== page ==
Parliament has voted down a legal bid to protect the NHS and publicly funded health and care services from any form of control from outside the UK as the Government seeks to broker post-Brexit trade deals.
Opposition MPs had put forward the amendment to the Government’s Trade Bill which, if approved, would have barred any deal which “undermines or restricts” a comprehensive public-funded health service, free at the point of delivery.
Moved by MPs including Labour leader Sir Keir Starmer and the Green Party’s Caroline Lucas, the also proposed banning any agreement that undermined the ability “to maintain the quality and safety of health or care services”.
The amendment would also have legally guaranteed the UK’s ability to control the pricing of medicines, and maintained the current level of protection for patient data.
But MPs voted on Monday evening by 340 votes to 251 to reject the amendment, with Government ministers insisting it was not needed as they’ve repeatedly said no element of the NHS will be up for grabs in a future trade deal, and standards will not be lowered.
The Government also managed to stave off a Tory backbench attempt to give Parliament a definitive say on post-Brexit trade deals as its flagship Trade Bill legislation cleared the Commons.
The rebellion failed to gather momentum, with an amendment moved by former minister Jonathan Djanogly being rejected by a majority of 63 after 326 MPs voted against the clause compared to 263 who backed it.
The developments came after concerns were raised that politicians in Westminster would be unable to prevent the Government reneging on commitments to protect the NHS and maintain animal welfare and food standards under the terms of the Trade Bill.
The Government, for its part, has stressed that UK law offers such protections and any changes would have to come before Parliament.
But shadow international trade minister Bill Esterson said a lack of scrutiny over the issues threatens to leave the health service “wide open to pharmaceutical giants” and to “undermine” farmers and consumers.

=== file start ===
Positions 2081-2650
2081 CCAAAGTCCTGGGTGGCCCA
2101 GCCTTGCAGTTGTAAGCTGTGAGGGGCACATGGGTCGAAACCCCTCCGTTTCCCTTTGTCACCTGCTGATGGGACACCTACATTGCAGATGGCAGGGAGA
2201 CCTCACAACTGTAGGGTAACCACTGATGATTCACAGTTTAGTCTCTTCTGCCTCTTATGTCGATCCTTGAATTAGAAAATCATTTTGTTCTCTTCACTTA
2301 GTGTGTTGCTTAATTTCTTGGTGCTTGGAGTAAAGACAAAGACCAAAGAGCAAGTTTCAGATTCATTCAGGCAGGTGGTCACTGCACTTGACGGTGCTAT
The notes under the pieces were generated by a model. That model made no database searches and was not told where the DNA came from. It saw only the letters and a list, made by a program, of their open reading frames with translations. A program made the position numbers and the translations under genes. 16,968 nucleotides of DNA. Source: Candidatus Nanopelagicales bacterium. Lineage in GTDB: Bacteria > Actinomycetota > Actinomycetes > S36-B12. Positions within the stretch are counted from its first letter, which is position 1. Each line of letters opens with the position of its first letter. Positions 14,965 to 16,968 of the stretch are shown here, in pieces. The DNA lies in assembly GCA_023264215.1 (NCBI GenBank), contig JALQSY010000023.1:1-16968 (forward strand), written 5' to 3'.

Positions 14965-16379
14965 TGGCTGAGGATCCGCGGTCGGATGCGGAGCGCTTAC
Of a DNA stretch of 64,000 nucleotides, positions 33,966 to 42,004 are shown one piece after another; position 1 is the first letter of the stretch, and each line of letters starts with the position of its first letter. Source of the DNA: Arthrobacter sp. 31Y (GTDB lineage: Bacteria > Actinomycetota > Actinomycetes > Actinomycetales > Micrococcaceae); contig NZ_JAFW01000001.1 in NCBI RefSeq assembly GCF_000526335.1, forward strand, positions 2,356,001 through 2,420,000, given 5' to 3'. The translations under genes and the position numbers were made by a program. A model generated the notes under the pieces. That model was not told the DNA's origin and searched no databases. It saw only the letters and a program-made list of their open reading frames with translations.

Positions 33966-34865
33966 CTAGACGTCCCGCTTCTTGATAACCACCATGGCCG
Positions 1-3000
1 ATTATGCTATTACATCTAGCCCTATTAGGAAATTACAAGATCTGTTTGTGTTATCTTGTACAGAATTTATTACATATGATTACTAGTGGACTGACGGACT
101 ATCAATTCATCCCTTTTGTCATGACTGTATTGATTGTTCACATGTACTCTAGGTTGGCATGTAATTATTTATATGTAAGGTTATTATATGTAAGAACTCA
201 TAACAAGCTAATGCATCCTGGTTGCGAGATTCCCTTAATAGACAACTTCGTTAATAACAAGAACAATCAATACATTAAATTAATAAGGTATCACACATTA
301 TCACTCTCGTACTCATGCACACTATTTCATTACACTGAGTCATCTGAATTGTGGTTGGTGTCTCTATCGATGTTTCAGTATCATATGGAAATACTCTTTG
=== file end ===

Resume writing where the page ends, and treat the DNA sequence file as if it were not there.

He told the Commons: “Chemical washes of chicken, hormones in beef, ractopamine in pork and GM crops are banned in the UK – what’s wrong with keeping it that way?
“If the Government is saying we’re going to do it anyway, what’s the objection to putting it all in primary legislation?”
Mr Djanogly meanwhile said his new clause four would have ensured the executive still negotiated free trade agreements (FTAs) but Parliament would have a “yes/no vote” on the negotiating objectives and the final draft agreement.
He said: “Not only has this not ended up in the Bill, but the Government’s position has seemingly reverted to having less scrutiny than we did as a member of the EU.
“For the last 40 years the EU has been negotiating our trade deals and as part of the EU scrutiny process, a yes/no vote would be taken by the EU Parliament on the draft FTA prior to signature.”
Neil Parish, Conservative chairman of the Environment, Food and Rural Affairs Committee, added that it was “somewhat confusing” that ministers would not accept the amendment as the scrutiny would ensure they follow through on commitments to welfare standards.
Mr Djanogly agreed, adding: “As things stand, there is no longer a parliamentary veto and no formal scrutiny committee relationship yet established despite US negotiations having started.
“The important point of a parliamentary veto is not that it is often used – rather, as is seen in other parliaments, it encourages the executive to seek consensus on its negotiating mandate and keep legislators in touch during negotiations through regular discourse and discussion.
“A wise executive will naturally wish to avoid an unnecessary bust-up just before signing an FTA.”
Tory former environment secretary Theresa Villiers had earlier called on the Government to confirm it will keep the import ban on chlorine-washed chicken.
Ms Villiers said she hoped the Government “will consider seriously whether changes can be made to strengthen parliamentary oversight” through amendments from MPs or in the House of Lords.
She told MPs: “All I’m asking is that we don’t sell ourselves short in this country. The UK is the third-biggest market for groceries in the world – even conditional access to that market is a valuable prize.
“Just because we would like a trade deal with the US doesn’t mean that we should give them everything they want. There is so much we can offer our trading partners in the US and other countries, and is it so unreasonable to say that when it comes to food, there are limits to liberalisation?”
But Tory former minister Steve Brine said: “Ultimately, won’t the consumer decide?
“Just recently we heard Waitrose make it very, very clear that they wouldn’t be selling any product that was imported to a lower standard than we currently enjoy in this country, and their new boss actually quoted chlorine-washed chicken. I just wonder whether the public might be ahead of us on this one already.”
Opening the debate, international trade minister Greg Hands said the Government was “committed to transparency” regarding scrutiny of international agreements.
He said: “International agreements themselves cannot alter domestic law and any changes to UK legislation would need to be scrutinised by Parliament in the normal way.
“We are strongly committed to transparency, as demonstrated by the steps we have taken to provide comprehensive information to the public and Parliament.”
MPs approved the Trade Bill at third reading by 335 votes to 243 – a majority of 92. It will undergo further scrutiny in the Lords at a later date.